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1st Marine Logistics Group

Victory Through Logistics

Pinning on the Rocker

By | 1st Marine Logistics Group | December 7, 2015

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CAMP PENDLETON Calif. - Earning the coveted “blood stripe” is one of the Marine Corps’ most meaningful traditions. The history behind the blood stripe is one of sacrifice, perseverance, and dedication. Similarly, being promoted to the status of a Staff Non-Commissioned Officer is another tremendous milestone in an enlisted Marine’s career.

Gen. James F. Amos, former commandant of the Marine Corps, released a white letter (a message to commanders conveying his thoughts on a variety of topics) in November 2012, outlining the importance of broadening the mind as a critical aspect of developing the warrior. The “5,000 year old mind” is what the former Commandant of the Marine Corps called it: learning from the lessons of history and of those who have come before us.

Stemming from this creed, the staff of 1st Supply Battalion, 1st Marine Logistics Group (MLG), I Marine Expeditionary Force (I MEF) organized a Staff Sergeant Seminar for both selected sergeants and newly promoted staff sergeants. Sgt. Maj. Michael S. Ryan, the 1st Supply Bn Sergeant Major, was the driving force behind the overhaul of this mentorship program.

“The most important thing we tried to teach is that you are a staff nco first,” said Ryan, “and it is our responsibility to maintain the legacy of our warfighting institution.”

Ryan, along with his hand-selected staff of Gunnery Sergeants from across 1st MLG, took aim to engage with the future of the Marine Corps by mentoring and developing its upcoming senior enlisted leaders. Students were split into groups of seven or eight Marines, each highly diverse in their array of military occupational specialties (MOS), with one Gunnery Sergeant as the mentor to lead group discussions and provide feedback. Typically, “death by PowerPoint” is common in professional military education (PME) seminars, but for the staff sergeant seminar, that was not the case.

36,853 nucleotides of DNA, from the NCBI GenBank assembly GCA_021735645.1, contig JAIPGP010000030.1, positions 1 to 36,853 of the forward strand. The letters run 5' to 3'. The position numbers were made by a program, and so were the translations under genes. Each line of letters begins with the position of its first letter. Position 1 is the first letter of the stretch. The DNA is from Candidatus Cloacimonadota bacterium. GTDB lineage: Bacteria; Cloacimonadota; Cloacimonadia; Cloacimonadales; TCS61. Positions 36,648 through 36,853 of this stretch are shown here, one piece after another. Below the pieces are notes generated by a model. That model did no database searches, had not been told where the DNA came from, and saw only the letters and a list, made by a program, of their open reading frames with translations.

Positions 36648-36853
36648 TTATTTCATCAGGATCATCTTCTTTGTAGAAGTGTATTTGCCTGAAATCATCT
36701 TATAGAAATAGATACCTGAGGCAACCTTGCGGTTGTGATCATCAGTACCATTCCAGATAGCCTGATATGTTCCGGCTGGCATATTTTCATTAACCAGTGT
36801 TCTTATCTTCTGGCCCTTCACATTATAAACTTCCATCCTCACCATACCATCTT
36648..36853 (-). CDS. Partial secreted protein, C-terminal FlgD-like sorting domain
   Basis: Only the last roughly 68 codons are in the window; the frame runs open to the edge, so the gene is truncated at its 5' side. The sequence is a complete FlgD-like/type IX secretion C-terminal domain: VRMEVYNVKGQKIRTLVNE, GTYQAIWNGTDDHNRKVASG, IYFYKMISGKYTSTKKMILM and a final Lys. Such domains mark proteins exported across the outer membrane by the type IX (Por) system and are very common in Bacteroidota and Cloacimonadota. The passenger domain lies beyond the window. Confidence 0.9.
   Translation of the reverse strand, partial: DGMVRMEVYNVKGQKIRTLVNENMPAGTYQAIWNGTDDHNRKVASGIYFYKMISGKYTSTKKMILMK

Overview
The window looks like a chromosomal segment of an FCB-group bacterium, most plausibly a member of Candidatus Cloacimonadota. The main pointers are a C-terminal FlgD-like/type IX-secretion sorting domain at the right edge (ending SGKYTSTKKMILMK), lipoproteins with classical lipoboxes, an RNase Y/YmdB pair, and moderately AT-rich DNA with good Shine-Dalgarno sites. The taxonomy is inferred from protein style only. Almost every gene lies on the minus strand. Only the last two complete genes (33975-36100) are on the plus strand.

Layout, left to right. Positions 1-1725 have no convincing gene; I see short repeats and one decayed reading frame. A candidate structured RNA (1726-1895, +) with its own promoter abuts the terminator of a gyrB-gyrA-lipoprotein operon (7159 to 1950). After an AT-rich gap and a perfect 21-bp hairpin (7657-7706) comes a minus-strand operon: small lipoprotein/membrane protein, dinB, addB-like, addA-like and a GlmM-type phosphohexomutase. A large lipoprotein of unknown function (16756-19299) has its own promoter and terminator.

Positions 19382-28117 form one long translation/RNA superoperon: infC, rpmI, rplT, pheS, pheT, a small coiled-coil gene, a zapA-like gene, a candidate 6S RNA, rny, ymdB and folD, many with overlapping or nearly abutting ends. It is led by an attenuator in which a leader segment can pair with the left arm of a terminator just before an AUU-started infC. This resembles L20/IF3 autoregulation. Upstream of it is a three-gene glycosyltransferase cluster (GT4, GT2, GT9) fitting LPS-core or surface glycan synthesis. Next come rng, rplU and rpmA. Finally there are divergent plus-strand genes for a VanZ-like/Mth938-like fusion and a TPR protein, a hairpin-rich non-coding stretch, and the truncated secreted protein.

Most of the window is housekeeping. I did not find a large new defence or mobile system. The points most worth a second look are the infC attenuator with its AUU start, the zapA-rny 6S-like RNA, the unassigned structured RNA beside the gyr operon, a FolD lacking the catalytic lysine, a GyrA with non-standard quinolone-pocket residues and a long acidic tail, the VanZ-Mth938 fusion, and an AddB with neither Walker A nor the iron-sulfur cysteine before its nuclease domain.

“While that educational paradigm (PowerPoint) is effective, we wanted to focus more on the sharing of information and ideas...what it means to be a staff sergeant,” said Ryan.

Each of the three days of the seminar had a specific theme with accompanying classes and discussions. The first day was about readiness: developing the individual leader. The second topic was pride: becoming confident in knowing the six functional areas of the MLG’s logistical mission, and the third was institution: preserving the Marine Corps legacy.

This holistic approach to developing the new staff nco’s of the Marine Corps was combined with leadership panels, guest speakers, and a question-and-answer panel with officers. The seminar concluded with guidance from Brig. Gen. David A. Ottignon, the 1st MLG Commanding General, and Sgt. Maj. Troy E. Black, the 1st MLG Sergeant Major.

Even with a variety of educational methods, mixed with the networking aspect of meeting other staff nco’s, Ryan maintained that the guidance students received from his staff would prove to be the most valuable tool for their careers.

“Mentorship is the engine that will move us into the future.”


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